McGowan was well pleased with his win and told us: “Selkirk must be a lucky track for me as I have won the 400m and 800m handicaps here in the past, so it’s nice to have made it a hat-trick of victories.”
Fifer Graham Lister of Kirkcaldy (65m) took pride of place in the 800m handicap. Hawick’s Rory Anderson (60m) headed the field at the start of the home straight before being overtaken by Lister, who in turn kicked on. Anderson gave chase, but Lister strode on to cross the finishing line in 1.55.19. Anderson clinched second place and Gordon Eland of Broughton (175m) third.
Chris Black of Kelso (95m) chalked up his fourth win of the season when coming out on top in the 1,600m handicap. Trained by his father Colin who was a top distance runner in his day, Black had to push all the way, however, to edge out Hawick’s Rory Anderson in 4.22.37. Anderson gained a creditable second spot with Adam Craig of TLJT (85m) coming in behind him.
Following an impressive heat win in 11.87 seconds, stylish Grant Goodfellow of TLJT (9m) blitzed to an excellent win in the final of the junior 90m handicap in 11.67 seconds, with fellow TLJT squad members Josh Dougal (6m) and Henry Clarkson (2.5m) finishing second and third.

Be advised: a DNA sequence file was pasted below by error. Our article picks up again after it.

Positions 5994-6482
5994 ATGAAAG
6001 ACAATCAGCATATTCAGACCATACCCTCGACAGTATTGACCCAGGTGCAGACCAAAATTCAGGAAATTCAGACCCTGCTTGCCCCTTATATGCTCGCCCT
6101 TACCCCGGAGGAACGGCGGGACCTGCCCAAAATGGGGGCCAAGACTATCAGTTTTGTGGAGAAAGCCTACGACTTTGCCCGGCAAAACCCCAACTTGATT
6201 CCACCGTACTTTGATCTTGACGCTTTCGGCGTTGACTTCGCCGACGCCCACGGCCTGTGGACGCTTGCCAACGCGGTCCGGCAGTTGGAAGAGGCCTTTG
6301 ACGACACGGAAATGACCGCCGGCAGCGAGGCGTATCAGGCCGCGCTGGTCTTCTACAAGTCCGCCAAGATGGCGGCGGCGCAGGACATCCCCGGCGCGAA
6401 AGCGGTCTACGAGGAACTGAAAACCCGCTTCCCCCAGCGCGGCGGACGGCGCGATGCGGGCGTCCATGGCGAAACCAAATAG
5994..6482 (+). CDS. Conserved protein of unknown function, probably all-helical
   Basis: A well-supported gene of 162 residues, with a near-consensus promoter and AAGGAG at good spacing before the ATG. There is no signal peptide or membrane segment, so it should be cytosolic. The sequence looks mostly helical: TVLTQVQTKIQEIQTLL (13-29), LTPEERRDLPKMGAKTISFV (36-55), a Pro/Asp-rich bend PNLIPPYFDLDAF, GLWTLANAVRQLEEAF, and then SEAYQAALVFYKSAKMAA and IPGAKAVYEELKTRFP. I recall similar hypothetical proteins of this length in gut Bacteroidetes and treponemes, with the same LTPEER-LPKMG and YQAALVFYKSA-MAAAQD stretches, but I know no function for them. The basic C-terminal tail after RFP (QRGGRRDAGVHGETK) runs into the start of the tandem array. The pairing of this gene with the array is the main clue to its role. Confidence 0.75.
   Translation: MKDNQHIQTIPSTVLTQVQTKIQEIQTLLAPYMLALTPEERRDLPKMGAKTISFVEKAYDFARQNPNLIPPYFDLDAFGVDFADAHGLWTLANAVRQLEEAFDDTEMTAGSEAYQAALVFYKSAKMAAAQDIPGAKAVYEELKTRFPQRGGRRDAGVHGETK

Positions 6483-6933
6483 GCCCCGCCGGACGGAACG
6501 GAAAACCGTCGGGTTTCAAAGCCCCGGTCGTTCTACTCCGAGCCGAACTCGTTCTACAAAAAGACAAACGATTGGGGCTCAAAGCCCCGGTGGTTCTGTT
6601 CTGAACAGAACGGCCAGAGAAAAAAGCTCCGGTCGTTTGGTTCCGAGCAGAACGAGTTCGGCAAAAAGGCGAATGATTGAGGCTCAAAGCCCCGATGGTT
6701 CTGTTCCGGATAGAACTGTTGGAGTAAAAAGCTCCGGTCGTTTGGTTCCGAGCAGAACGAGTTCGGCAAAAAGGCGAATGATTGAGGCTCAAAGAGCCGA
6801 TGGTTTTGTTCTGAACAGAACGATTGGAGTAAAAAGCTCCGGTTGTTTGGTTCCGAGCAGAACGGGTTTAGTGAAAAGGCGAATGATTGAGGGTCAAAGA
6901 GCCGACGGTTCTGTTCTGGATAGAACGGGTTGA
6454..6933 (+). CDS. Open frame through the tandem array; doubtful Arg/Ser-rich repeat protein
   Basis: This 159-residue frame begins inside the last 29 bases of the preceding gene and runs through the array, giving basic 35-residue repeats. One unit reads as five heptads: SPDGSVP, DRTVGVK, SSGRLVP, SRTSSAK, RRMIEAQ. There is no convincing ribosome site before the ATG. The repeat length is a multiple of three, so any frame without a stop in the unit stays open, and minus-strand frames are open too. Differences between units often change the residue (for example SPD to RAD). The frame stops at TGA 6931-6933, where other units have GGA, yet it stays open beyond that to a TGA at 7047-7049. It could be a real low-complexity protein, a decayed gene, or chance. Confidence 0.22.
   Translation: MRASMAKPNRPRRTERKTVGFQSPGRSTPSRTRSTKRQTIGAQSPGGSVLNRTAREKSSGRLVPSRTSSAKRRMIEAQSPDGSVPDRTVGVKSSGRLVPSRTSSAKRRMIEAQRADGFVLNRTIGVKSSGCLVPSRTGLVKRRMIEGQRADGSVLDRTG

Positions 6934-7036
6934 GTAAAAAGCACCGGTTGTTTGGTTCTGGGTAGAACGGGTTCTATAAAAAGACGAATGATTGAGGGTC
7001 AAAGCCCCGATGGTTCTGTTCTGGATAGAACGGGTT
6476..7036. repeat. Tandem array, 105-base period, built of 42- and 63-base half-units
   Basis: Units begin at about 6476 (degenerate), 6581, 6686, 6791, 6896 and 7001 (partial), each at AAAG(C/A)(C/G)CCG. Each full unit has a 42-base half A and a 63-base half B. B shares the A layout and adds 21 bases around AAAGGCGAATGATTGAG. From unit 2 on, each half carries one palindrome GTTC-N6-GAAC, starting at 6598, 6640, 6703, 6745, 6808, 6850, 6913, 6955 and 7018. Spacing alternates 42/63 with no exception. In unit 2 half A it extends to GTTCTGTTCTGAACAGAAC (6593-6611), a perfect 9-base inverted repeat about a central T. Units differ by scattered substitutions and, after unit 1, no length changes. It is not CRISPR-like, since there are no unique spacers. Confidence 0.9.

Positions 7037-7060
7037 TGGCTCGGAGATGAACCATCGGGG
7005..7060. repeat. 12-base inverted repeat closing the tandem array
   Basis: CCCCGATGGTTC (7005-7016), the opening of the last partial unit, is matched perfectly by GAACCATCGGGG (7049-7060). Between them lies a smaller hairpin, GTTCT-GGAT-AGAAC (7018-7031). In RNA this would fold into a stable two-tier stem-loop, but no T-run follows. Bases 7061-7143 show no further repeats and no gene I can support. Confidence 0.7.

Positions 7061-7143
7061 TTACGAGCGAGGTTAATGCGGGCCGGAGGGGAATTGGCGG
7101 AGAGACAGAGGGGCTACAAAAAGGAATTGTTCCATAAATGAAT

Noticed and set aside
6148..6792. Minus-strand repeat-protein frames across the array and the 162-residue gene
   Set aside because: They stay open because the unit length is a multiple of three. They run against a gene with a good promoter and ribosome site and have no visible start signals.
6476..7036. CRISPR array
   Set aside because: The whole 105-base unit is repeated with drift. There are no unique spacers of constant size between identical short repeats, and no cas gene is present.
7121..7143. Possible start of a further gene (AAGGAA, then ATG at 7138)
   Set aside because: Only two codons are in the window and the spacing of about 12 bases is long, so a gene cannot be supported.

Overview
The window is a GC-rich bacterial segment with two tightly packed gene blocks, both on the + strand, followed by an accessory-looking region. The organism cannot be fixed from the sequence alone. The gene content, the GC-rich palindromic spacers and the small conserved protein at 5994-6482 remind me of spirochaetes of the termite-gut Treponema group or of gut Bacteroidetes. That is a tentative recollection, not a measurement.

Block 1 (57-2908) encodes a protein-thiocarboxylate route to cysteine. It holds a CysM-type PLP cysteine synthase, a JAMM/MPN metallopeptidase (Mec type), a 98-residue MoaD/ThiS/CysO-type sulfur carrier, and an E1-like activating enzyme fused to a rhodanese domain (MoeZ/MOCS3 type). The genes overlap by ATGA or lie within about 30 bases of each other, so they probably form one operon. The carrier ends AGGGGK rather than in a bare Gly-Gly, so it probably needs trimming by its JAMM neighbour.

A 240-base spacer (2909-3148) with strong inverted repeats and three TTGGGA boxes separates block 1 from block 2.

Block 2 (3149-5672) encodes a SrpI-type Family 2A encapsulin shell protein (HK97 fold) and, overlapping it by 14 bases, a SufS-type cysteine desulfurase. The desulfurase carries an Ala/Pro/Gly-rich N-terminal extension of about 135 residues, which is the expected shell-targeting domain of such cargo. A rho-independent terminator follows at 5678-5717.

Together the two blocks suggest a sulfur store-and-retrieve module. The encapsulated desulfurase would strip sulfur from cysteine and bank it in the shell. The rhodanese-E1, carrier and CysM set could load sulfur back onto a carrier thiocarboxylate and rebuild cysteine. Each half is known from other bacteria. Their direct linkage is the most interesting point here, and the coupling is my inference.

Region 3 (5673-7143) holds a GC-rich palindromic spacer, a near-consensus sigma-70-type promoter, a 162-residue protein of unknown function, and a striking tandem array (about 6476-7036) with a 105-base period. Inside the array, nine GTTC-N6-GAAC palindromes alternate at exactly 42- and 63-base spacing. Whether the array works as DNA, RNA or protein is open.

Thirteen-year-old John Feeney (21.5m) also put sprint victory the way of TLJT in the youths’ 90m handicap. The Jedburgh youngster, who has been showing up well in recent weeks, recorded the fastest time of the heats when powering to a win in 9.91. Come the final, Feeney starred for a second time, when surging home in front of Ellie Temple of TLJT (20.5m) and Lewis Elliot of Hawick (22m) in 9.85.
Speaking after his well-earned victory, Feeney said: “I have been trying hard to win and have been second in two finals and I was really wanting to try to do something today. I tried my best and managed to win, and I am very pleased about this.”
Amy Armstrong of Edinburgh (40m), daughter of Graeme Armstrong, a regular on the Border Games front, did her dad proud in giving a fine show to win the junior 400m handicap from Daniel Elliot of Hawick (25m) and Grant Goodfellow of TLJT in 1.02.
The race brought about a thrilling finish and the youths’ 400m fitted into the same mould.
Running well from the gun, Mhairi Henderson of TLJT (65m) was in front metres from home. But Kyle Potts, also of TLJT (40m), who had tasted victory in the junior/youths’ 800m handicap at Hawick Border Games, came storming in from the back to snatch victory. Henderson was second and Euan Pettigrew of Kelso (20m) third.
Kazya Stevens of Moorfoot (205m) was out in front as the bell rang for the final lap in the youths’ 800m handicap. Before the last bend in the race Poppy Marples of Moorfoot (160m) was in the lead and showing up well.
Coming down the home straight, Marples was pressed by Fraser Wardhaugh of Gala Harriers (50m), but the runner still had plenty to offer and raced to win in 2.02.04. Wardhaugh came in second, with third place going the way of Mairi Wallace of Moorfoot (195m).